Near the end of their 45-minute Q&A on the intersection of race, art, and politics in modern-day America, Northeastern social movements scholar Sarah Jackson asked Stanford cultural critic Jeff Chang a pointed question: “Are we going to be alright?”
It was Friday afternoon at Northeastern, in the event space on the 17th floor of East Village, and Jackson was purposefully invoking the name of Chang’s latest book, We Gon’ Be Alright: Notes on Race and Resegregation.
The book, which was released in September, just two months before one of the most contentious presidential elections in the nation’s history, takes an incisive look at the recent tragedies and widespread protests that have shaken the country to its core. In what The Washington Post called “the smartest book of the year,” Chang argues that “resegregation is the unexamined condition of our time, the undoing of which is key to moving the nation forward to racial justice and cultural equity.”
If anything, he said in his response to Jackson, assistant professor of communication studies, he’s been “buoyed” by the public’s widespread social activism in the wake of Donald Trump’s election. “Social justice movements have never been at a higher state of alert than at this moment,” said Chang, a native Hawaiian of Chinese decent, who currently serves as the executive director of Stanford’s Institute for Diversity in the Arts.
He pointed in particular to last month’s Women’s March, a global protest among more than five million people on all seven continents who united to advocate for women’s rights, immigration reform, environmental justice, and other issues. “I definitely feel like we’re in a moment that feels very dangerous, but we got this,” he said. “You’re at airports, you’re at Standing Rock,” he added, referring to those protesting Trump’s immigration ban and the Dakota Access pipeline, “and you have to believe it’s alright too.”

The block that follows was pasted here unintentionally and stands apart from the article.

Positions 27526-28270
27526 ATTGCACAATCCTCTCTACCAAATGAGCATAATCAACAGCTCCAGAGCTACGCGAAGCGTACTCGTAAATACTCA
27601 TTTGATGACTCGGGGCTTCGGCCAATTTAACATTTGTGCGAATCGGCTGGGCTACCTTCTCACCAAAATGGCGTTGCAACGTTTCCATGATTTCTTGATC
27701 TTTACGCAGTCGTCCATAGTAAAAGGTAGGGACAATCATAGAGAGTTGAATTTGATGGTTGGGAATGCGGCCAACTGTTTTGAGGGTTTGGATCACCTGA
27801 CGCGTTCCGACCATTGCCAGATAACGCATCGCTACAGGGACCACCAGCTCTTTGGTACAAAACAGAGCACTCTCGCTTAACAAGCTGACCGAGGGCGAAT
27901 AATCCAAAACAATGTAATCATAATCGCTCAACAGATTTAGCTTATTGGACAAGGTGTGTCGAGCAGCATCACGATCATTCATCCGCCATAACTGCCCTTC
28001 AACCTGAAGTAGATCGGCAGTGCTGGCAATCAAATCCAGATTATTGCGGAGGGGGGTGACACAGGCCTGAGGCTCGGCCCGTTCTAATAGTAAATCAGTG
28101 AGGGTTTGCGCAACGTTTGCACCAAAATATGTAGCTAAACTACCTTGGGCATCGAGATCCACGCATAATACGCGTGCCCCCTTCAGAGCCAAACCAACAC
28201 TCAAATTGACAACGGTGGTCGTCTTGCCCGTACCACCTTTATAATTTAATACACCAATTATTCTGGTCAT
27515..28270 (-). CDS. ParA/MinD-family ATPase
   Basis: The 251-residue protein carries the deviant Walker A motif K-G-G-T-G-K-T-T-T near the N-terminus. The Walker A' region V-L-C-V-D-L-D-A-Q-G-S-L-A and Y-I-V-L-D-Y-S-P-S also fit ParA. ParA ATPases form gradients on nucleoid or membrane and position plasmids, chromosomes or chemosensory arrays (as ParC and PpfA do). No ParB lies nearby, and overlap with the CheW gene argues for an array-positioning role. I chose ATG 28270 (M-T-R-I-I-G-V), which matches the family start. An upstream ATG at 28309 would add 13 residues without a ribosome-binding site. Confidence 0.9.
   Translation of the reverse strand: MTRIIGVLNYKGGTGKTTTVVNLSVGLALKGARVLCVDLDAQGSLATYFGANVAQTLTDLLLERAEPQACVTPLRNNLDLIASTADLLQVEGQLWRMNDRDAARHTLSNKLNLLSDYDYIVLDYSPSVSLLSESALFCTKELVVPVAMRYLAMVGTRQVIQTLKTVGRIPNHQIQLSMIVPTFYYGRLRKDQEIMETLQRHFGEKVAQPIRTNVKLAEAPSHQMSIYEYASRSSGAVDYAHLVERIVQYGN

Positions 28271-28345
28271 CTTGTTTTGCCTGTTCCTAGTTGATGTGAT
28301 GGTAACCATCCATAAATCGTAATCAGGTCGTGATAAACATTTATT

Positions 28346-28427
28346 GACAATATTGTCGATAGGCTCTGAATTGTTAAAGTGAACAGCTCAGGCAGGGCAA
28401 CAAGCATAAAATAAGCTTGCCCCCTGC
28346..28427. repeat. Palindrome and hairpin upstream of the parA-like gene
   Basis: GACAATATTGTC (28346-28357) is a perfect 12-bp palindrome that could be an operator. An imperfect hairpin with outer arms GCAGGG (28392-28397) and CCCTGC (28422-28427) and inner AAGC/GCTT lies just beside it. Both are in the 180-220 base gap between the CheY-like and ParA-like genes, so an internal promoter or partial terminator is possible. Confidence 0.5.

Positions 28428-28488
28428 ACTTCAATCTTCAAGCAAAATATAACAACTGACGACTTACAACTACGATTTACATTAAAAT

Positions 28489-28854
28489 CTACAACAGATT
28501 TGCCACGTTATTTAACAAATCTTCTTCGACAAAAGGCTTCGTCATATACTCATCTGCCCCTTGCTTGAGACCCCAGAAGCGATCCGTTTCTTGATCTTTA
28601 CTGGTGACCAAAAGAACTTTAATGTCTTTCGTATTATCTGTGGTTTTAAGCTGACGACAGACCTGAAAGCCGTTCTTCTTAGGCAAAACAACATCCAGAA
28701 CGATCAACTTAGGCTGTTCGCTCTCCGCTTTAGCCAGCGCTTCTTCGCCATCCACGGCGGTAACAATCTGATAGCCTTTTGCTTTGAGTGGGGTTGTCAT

Social justice movements have never been at a higher state of alert than at this moment.
His resumé suggests that you should believe him. Chang was named by The Utne Reader as one of “50 Visionaries Who Are Changing Your World.” He is the cofounder of ColorLines, a magazine on race and culture, and his first book, Can’t Stop, Won’t Stop: A History of the Hip-Hop Generation, won an American Book Award.
His conversation with Jackson was sponsored in part by Northeastern Crossing, the Center for Community Service, and the College of Social Sciences and Humanities. It drew more than 100 students, faculty, staff, alumni, and community members, some of whom asked Chang challenging questions on topics ranging from education to community-building on college campuses.
One Boston youth organizer asked Chang for advice on talking about race without fighting or getting defensive. “The conversations have to be generous and you have to listen hard,” he told her. “It has to be a one-on-one exchange that’s overdetermined not by power but by love.”
Two Northeastern students—one African American, the other Asian American—told Chang that they are working to bring together the two communities on campus. In March, they said, the will hold an event aimed at uniting Black and Asian students, and they wanted some tips to make it successful. “Have a dance party afterward,” Chang told them. He wasn’t kidding. “Make sure there’s culture involved.”
He noted that the college campus is often the first place where many students encounter people who don’t look like they do, prompting universities to emphasize equality and community. In response to these remarks, Jackson asked Chang to explain what colleges could do to promote diversity and inclusion in meaningful ways that effect positive change.
“It’s about fostering intimate and deep discussions around these questions and creating places for folks to talk this out,” said Chang. “It’s about having places where white students can talk about race, where cisgender men can talk about gender,” he added. “This should be a model for how we deal with these issues in society.”